“But I’ve been waiting for this moment all my life…”



It was a gentle, black-steel kiss.

The ‘O’ shape of the barrel made it so.

It reminded me of the times my father would press his lips at the exact same place on the side of my head when I was a child of five or six.


I wish I could take your fever away.

I’d take it myself, if I could.”



I shut my eyes.

Let one of the very few fond childhood memories I had wash over me.

Then pulled the trigger.



* click *



I sighed, relishing the potential for an easy exit.

From everything.



Some people like pain.

It grounds them.

Centers them.

Frees them.



As for myself…

I liked courting Death.

The prospect of peace.

The silence from all the bleak knowledge I possess.



I lifted my eyelids slowly.

Almost unwillingly.

And stared at the bullet sitting atop my television – seven feet across from me.

I left it there for years.



I don’t have it anymore.

Thank you.





20 Responses to ““But I’ve been waiting for this moment all my life…””

  1. This is deep. And dark. Even for you. Going to need to let this one permeate the grey matter for a while.

  2. As much as you thank us, whoever we may be, I must also thank you.

    I’m happy that things are looking up and that the only trigger you’re pulling these days is the 80 Proof Colt 45.


  3. One day we all return to the nothingness, I’m glad that by mistake or design you’ve not returned early, you morbid bastard.

  4. You should write a novel.

    • Stingray,


      What makes you say that?

      • I can’t put it in words as I would like to express it, but in short, you have a gift. Your ability to take your readers on a journey is excellent.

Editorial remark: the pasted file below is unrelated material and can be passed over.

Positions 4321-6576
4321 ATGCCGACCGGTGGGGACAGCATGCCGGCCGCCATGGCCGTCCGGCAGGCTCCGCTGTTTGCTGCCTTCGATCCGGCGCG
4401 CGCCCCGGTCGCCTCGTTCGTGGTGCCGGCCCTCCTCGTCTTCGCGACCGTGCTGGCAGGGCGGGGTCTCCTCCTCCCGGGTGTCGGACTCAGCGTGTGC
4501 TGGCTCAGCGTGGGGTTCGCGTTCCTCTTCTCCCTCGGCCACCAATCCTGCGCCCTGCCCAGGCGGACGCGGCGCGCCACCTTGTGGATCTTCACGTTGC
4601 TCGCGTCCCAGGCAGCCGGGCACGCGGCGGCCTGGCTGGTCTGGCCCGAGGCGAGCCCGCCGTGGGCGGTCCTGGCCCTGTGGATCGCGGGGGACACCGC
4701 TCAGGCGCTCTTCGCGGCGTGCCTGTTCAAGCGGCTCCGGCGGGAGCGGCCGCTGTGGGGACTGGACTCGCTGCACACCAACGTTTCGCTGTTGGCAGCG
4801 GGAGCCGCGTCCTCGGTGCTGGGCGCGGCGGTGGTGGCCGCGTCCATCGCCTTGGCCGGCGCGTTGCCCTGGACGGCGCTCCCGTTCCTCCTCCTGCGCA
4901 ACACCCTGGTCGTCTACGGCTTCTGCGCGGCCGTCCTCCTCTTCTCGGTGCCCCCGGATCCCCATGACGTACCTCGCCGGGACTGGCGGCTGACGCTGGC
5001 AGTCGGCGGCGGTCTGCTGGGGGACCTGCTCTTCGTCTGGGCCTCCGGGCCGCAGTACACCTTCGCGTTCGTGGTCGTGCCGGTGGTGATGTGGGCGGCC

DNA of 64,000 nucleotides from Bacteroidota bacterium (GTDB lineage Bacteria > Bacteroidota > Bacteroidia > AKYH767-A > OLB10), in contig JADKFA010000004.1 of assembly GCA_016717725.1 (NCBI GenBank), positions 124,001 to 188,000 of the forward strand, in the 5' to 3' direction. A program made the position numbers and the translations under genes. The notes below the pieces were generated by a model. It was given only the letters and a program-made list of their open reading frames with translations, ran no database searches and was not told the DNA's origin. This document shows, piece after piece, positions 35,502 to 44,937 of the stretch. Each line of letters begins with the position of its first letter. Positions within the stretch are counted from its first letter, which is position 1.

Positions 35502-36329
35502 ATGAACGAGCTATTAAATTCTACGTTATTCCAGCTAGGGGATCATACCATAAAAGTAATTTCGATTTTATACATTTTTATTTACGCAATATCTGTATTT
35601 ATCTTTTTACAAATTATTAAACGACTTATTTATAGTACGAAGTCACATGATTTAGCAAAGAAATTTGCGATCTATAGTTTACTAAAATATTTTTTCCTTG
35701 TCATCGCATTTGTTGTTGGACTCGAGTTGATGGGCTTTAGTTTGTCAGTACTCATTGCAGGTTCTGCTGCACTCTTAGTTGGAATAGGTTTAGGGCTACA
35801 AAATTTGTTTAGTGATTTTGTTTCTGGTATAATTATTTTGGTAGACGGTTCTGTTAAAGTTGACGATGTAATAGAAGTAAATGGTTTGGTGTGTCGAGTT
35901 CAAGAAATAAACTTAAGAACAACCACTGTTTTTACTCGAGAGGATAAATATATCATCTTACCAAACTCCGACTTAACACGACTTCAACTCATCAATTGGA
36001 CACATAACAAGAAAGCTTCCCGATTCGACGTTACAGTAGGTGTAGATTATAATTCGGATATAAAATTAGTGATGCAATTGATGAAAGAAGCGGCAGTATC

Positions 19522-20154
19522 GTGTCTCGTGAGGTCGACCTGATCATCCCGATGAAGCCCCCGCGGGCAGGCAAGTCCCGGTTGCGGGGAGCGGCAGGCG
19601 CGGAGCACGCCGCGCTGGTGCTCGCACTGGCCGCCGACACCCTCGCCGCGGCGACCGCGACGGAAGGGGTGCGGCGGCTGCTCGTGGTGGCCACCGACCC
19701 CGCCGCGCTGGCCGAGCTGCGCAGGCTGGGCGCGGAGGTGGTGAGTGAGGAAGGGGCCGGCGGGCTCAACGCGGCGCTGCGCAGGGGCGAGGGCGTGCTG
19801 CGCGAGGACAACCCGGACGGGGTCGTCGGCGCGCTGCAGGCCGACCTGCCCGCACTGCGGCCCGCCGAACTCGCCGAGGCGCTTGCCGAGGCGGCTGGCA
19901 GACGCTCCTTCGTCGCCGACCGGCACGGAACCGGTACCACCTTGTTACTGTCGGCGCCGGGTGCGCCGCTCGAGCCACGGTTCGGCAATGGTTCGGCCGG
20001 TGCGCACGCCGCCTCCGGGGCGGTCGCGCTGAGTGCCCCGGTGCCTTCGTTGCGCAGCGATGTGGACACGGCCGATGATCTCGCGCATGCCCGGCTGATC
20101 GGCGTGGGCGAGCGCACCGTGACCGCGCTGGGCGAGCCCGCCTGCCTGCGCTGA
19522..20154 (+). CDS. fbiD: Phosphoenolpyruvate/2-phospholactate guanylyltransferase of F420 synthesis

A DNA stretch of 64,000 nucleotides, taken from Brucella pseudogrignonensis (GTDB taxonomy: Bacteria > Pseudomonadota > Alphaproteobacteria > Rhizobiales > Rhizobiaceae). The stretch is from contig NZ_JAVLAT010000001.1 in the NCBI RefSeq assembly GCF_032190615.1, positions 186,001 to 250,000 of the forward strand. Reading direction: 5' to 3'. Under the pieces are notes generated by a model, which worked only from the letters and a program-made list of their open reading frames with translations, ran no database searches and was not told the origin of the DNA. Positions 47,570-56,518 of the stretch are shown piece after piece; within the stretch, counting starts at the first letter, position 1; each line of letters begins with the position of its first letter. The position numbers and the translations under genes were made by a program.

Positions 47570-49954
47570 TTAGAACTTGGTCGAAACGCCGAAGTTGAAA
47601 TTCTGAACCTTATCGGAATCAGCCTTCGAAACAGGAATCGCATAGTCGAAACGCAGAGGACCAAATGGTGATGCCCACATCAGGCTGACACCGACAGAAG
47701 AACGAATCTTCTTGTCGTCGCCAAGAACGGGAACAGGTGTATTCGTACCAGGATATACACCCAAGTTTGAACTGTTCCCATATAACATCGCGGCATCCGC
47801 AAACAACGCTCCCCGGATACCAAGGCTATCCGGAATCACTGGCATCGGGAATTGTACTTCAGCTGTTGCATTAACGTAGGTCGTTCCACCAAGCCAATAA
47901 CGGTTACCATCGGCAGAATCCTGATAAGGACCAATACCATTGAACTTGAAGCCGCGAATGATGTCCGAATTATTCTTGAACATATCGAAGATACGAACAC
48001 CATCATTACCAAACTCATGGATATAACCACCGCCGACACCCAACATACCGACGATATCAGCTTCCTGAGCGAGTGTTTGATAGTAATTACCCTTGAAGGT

Yep, I can’t think of a better way to express it than that. You pull your readers in to your world and then you do with them there what you will.

        You should do it in a novel. Just my humble opinion.

  5. Maybe you should compile your blog into a short book? Just a thought.

    • Jordan,

      Great thought/suggestion.

      Serious question:

      Would you read it?

      Regardless, thanks for the idea.

      • Lots of people would read it. Beginning, one hopes, in your lifetime 🙂

        And well it may. The old joke about Lou Reed et. al. not having many listeners for their 1st album, but every one of them started a band? Thanks to the Internet, you may find that you already have quite a few listeners with bands.

        In our age, we speak to audiences of audiences, calling in the air.

        Which may be why so many thirst for that which springs from solid ground.

        In an existence whose most solid and grounded aspect is also the most ephemeral.

        Personal note: There are those who, over time, took that bullet from you. And others who would take it for you.

        That knowledge is also ephemeral – tied to the most ephemeral thing in existence, by links of the most adamantine solidity.

        The darkness will speak to you of these things again, and it will not speak kindly. On that day, remember from whence these ephemera came. And come. And will come.

      • Thanks for your words, Joe.

        I promise you I’ll be considering them for some time to come.

  6. You just had to come back out into the desert.

  7. So you did miss us you bastard.

    And hopefully the thought I said above did not sting you.

  8. The tricky part is avoiding those who, if you were drowning, they would not lend a hand.

  9. Eduardo the Magnificent Says:

    When I first read this (until I got to the end, anyway) I thought it was a woman kissing you on the forehead, and you rejecting either her betrayal or the meaninglessness of her gesture. Sometimes grappling with suicide really is easier than swallowing a certain color pill.

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